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Severe infection outcomes can be prevented for those who receive COVID-19 vaccine

We thank Mr Lim Teck Koon for his letter (Clarify the truth about the efficacy of COVID-19 vaccines, 1 May)
Any vaccine authorised for use in Singapore must be assessed for high safety and efficacy standards, and COVID-19 vaccines currently in use here have shown high efficacy rates of about 95%. For the vast majority of those vaccinated, the COVID-19 vaccine is effective in preventing symptomatic disease. Nevertheless, a small number of vaccinated individuals may still develop disease, although such occurrences are currently assessed to be uncommon.
Firstly, a vaccinated individual can still develop COVID-19 if they are exposed to a very large amount of the virus. Vaccination is an important tool to help lower the risk of infection and severe disease, but it does not eliminate the risk completely. This is why vaccination should be taken in tandem with existing public health and safe management measures such as mask-wearing and good personal hygiene, to reduce the risk of transmission of COVID-19.
Secondly, another concern about the reduced effectiveness of vaccines is the emergence of variants. The COVID-19 vaccines from Pfizer-BioNTech and Moderna used in Singapore currently have been shown to be effective against the original SARS-CoV-2 virus and some variants such as the B1.1.7 strain, although efficacy against other new strains may be lower. More data on this is being studied. While protection conferred against new strains may be lower, an unvaccinated person would have no protection against COVID-19 at all.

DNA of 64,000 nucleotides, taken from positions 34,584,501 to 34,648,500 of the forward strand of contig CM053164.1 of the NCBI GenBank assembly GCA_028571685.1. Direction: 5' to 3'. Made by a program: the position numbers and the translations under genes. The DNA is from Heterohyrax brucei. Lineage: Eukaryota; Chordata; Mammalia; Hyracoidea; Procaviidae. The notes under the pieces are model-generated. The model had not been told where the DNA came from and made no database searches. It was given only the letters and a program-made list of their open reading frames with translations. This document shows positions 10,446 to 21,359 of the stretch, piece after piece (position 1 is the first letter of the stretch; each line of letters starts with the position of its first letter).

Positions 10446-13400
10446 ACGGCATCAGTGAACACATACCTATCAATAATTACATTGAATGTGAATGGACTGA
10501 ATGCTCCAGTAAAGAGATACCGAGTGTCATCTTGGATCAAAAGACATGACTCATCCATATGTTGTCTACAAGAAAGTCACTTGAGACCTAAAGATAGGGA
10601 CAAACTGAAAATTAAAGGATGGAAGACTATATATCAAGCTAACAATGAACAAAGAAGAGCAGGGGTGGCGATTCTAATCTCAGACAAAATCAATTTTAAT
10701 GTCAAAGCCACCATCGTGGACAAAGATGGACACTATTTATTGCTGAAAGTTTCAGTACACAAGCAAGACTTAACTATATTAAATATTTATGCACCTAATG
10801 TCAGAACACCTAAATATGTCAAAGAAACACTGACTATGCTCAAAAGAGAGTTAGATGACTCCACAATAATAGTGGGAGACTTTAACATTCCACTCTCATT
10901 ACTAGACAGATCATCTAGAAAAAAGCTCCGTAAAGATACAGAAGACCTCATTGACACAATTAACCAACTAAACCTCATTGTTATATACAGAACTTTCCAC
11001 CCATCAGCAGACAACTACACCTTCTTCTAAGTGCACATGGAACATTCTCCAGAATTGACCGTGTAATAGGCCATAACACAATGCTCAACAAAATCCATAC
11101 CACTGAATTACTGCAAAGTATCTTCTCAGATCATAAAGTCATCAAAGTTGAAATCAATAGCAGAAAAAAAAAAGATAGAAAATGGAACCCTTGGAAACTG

Personal health factors can contribute to the risk of infection and severe disease from COVID-19, and persons with chronic diseases are at risk of more severe disease from COVID-19 infection. Vaccination has been shown in clinical trials to be equally efficacious in persons with chronic diseases, and it is recommended for them to be vaccinated.
We strongly encourage all who are medically eligible to be vaccinated when the vaccine is offered to you, to keep our loved ones and those in the community safe.
Vernon Lee (Associate Professor)
Director, Communicable Diseases Division
Ministry of Health

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